The question is what will he do when his bluff is called and the 10 day time limit in the ultimatum expires with Qatar still having failed to comply with it? Will he step back and permit the Kuwaiti mediators to do their work, or will he escalate further?
The list of demands in the ultimatum is so extreme that it is impossible to see how it can form the basis for a negotiation. If there is going to be a negotiated solution to this crisis – which Prince Mohammed bin Salman has single-handedly created all by himself – then the ultimatum will have to be dropped in its entirety.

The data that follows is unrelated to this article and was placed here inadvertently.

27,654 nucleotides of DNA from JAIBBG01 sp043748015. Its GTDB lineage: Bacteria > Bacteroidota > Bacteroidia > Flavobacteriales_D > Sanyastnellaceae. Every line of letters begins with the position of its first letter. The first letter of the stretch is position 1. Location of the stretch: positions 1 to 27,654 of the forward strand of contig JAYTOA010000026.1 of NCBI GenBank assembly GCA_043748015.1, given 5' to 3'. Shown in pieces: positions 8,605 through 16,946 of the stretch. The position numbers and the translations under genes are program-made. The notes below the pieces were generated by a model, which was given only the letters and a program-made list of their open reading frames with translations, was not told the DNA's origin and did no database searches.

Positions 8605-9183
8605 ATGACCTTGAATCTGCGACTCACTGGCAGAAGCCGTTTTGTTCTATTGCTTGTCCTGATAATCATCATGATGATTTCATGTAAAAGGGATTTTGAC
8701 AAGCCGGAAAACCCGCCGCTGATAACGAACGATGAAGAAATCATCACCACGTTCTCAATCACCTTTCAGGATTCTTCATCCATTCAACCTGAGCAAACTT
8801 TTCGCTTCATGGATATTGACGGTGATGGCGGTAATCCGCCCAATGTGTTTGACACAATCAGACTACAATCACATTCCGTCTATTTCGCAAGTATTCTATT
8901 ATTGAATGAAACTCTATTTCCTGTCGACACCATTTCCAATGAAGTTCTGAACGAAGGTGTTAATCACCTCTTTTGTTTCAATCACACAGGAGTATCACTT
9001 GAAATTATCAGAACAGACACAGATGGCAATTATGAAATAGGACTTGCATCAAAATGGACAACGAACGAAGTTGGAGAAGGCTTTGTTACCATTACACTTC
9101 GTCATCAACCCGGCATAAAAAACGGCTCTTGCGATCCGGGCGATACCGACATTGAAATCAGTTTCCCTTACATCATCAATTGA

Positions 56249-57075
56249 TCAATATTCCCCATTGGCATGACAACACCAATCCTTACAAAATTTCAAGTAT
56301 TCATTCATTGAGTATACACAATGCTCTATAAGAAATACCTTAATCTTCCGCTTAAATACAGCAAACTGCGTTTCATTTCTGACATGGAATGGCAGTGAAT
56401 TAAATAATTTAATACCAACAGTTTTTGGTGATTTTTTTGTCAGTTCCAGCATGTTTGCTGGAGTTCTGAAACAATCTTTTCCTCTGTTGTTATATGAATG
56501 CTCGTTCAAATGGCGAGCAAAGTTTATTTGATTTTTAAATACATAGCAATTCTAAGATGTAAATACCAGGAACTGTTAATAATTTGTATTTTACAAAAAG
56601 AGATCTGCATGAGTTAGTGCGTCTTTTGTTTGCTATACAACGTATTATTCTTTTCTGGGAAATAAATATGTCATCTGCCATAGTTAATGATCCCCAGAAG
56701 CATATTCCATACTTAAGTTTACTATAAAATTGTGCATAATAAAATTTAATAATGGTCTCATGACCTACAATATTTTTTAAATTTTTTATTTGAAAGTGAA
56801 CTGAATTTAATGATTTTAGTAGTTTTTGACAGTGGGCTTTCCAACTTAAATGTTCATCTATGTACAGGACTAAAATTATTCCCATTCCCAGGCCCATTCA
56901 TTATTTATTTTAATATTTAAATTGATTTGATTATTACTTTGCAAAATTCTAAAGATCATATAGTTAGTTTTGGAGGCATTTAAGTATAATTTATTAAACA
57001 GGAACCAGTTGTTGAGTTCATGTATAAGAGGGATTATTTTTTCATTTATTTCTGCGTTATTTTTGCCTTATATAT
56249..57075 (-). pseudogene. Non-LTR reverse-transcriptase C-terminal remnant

In theory Saudi Arabia could try to sustain the status quo indefinitely by persisting with its air and land blockade of Qatar. However growing criticism of the blockade in the US might make that difficult, with US pressure probably increasing over time on Saudi Arabia to agree a compromise.
That would entail a climbdown, whilst doing nothing after the 10 day time limit of the ultimatum expires might anyway expose the ultimatum as too obviously a bluff.
That might be more than Prince Mohammed bin Salman can stand. He might fear that if were to climb down or fail to act on the ultimatum that would humiliate him before his father the King and the other Saudi Princes.